The raw images are analysed by first applying a low-pass filter followed by a simple peak-detection algorithm. A histogram of the amplitudes of all detected peaks in 2,000 images of a single spin component is plotted. We find a bimodal distribution. The maximum at low amplitudes originates from background noise of the camera. The second maximum at higher amplitudes is due to real photon clusters on the chip. Every peak with an amplitude above the threshold (vertical black line) is counted as an atom. This leads to single-atom detection fidelities of 97.8(9)%. There is a probability of 5.0(5)% for a false positive detection of an atom on each image for our chosen region of interest of 320 × 320 px. For 6 + 6 atoms this leads to a rate of false-to-true detections of 0.83(10)%. The solid red and blue lines are Gaussian and exponential fits to the data, respectively, and the dashed line is their sum.

Extended Data Fig. 5 Collection of 28 single momentum-space projections taken at EB/ħωr = 1.97.

The images have been postselected for the correct particle number of the 6 + 6 ground state but are otherwise chosen randomly. The dashed circles indicate the Fermi momentum. Atoms pairs with Δϕ < 30° and p and p larger than 2/3pF are highlighted. These are the particles that contribute to the pair-correlation peak at the Fermi surface (see Fig. 2i). We find considerably more such pairs in images taken at larger interaction strengths (compare Extended Data Fig. 6).

Extended Data Fig. 6 Collection of 28 single momentum-space projections taken at EB/ħωr = 0.

The images have been postselected for the correct particle number of the 6 + 6 ground state but are otherwise chosen randomly. The dashed circles indicate the Fermi momentum. All detected atom pairs with Δϕ < 30° and both p and p larger than 2/3pF are highlighted. These are the particles that would contribute to the pair-correlation peak at the Fermi surface (see Fig. 2f). Without interactions we find no additional pairs other than what is expected already from the single-particle densities. Considerably more pairs are present in images taken at larger interaction strengths (compare Extended Data Fig. 5).

Extended Data Fig. 7 Average momentum space distributions.

a, b, The mean momentum-space distributions n(p) of a single spin component and averaged over 1,000 images for two different binding energies and 6 + 6 atoms are shown. The dashed circle indicates the Fermi momentum. The distributions are to a good approximation radially symmetric. With increasing binding energy, the average momentum increases and we find more particles outside the Fermi momentum. This agrees with the picture that increasing the attraction enables particles to overcome the single-particle gap and form first Cooper pairs that finally turn into tightly bound dimers. c, From the average momentum-space distributions of both spin components it is straightforward to calculate the total mean kinetic energy of the system per spin component. For 6 + 6 non-interaction particles, we find a value very close to the expected ground-state (GS) kinetic energy per spin component of \({E}_{{\rm{kin}}}^{{\rm{gs}}}=7\hbar {\omega }_{r}\). The kinetic energy increases monotonously as the attraction strength increases. The error bars represent the standard error of the mean. d, The unnormalized correlator \({{\mathscr{C}}}_{{\bar{p}}_{\downarrow }}^{(2{)}^{\ast }}\) is shown for EB/ħωr = 1.97. It is defined as in equations (1), (2) but without the nn term. It shows that for strong enough binding energies the paired fraction becomes large enough that pair correlations are visible even without subtracting the single-particle density contributions.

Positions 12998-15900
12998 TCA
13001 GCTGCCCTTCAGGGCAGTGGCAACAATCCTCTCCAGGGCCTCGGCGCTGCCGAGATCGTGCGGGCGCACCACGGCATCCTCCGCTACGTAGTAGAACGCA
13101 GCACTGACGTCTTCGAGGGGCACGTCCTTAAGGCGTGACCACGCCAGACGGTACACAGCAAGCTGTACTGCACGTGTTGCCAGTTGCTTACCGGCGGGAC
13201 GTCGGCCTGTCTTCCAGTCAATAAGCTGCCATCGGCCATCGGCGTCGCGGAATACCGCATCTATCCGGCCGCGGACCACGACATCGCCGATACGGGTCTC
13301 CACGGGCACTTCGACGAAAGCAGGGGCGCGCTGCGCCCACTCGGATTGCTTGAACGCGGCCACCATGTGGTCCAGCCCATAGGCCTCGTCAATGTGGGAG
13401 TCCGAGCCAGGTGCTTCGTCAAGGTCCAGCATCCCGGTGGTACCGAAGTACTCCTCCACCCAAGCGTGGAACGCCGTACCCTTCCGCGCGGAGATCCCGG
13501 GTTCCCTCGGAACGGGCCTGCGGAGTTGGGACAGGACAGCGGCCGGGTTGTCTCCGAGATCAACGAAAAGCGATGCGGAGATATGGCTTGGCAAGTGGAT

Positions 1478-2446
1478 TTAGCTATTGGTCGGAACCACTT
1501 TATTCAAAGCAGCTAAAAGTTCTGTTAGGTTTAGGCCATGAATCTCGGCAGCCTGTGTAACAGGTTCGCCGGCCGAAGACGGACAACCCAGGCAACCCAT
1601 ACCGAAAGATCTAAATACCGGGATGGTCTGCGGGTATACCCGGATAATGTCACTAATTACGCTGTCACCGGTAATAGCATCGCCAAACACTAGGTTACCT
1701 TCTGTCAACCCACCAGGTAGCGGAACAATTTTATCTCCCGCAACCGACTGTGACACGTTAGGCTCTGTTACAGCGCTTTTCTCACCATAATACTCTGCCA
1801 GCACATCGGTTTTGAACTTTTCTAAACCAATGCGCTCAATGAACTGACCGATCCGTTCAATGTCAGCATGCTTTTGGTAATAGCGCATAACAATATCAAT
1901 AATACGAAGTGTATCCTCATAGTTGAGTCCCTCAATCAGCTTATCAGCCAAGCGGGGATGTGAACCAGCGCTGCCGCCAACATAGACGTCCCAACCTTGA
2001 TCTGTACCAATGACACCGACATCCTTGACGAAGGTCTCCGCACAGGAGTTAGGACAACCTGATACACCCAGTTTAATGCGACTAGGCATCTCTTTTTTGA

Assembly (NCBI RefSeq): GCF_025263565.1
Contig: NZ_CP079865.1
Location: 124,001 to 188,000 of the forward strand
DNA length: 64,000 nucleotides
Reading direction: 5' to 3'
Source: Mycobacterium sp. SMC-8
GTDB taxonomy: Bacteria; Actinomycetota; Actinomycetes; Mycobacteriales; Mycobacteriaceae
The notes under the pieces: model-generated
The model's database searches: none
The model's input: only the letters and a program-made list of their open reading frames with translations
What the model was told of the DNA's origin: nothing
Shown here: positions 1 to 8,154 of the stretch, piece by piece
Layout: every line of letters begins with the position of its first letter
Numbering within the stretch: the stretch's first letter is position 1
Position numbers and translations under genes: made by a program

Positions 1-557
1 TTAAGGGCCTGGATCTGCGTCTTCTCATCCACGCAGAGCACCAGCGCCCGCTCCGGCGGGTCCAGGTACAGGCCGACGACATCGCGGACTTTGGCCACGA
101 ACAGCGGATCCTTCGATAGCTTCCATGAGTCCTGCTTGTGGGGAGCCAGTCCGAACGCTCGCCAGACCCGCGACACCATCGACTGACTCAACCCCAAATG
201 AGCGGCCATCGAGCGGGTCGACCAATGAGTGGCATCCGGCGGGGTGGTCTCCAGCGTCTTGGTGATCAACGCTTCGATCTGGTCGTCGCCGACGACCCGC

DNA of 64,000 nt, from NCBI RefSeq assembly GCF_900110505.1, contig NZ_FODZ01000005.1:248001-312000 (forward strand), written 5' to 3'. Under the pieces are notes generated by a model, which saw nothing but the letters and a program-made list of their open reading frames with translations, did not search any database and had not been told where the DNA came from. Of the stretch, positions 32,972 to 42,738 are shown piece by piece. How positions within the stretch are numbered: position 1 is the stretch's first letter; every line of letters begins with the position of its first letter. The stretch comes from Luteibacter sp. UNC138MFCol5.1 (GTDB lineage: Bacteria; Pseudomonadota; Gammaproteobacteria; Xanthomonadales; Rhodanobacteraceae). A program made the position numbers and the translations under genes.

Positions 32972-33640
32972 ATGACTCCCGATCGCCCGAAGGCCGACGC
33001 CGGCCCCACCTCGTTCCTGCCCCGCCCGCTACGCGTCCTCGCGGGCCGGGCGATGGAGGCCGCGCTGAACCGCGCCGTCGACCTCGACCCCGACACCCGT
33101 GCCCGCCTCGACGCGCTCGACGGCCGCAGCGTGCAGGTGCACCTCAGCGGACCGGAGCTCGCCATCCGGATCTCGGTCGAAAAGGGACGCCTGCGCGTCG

Extended Data Fig. 8 Alternative visualization of the density–density correlation function \({\boldsymbol{\mathscr{C}}}^{{\boldsymbol{(}}{\bf{2}}{\boldsymbol{)}}}\).

The pair-correlation functions in relative (\({{\mathscr{C}}}_{{\rm{R}}}^{(2)}\)) and centre-of-mass (\({{\mathscr{C}}}_{{\rm{C}}}^{(2)}\))coordinates as a function of the interaction strength EB are shown in ae and fj, respectively. The figure represents an alternative method of binning and visualizing the 4D correlation function \({{\mathscr{C}}}^{(2)}\), but is otherwise equivalent to the data shown in Fig. 2. The dashed circle indicates twice the Fermi momentum, 2pF. In relative coordinates (ae), we find a surplus of particles with momenta of |pR| ≈ 2pF, as expected for the formation of Cooper pairs with atoms located at the opposite ends of the Fermi surface. In the centre-of-mass frame (fj), emergence of pairing is indicated by a sharp peak at zero momentum that increases in weight with the interaction strength. ko, Radial integrals of the relative momentum correlation densities in ae. The error bars represent the standard error of the mean.

Extended Data Fig. 9 Correlations in a heated sample.

We increase the energy of the sample by modulating the radial confinement with a pulse of 50 ms duration that is a square pulse of width 700 Hz in frequency space and with variable amplitude A (inset). We find that the pair correlations reduce with increasing energy of the sample until they vanish completely. This measurement was taken at intermediate binding energies of EB/ħωr = 0.6. In the future, we plan to study above-ground-state physics of our mesoscopic Fermi gas in more detail. To this end, we have to develop a precise method to measure temperatures of the sample. The error bars are obtained from the counts in each bin of the correlation function and by assuming Poissonian statistics.

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Holten, M., Bayha, L., Subramanian, K. et al. Observation of Cooper pairs in a mesoscopic two-dimensional Fermi gas. Nature 606, 287–291 (2022).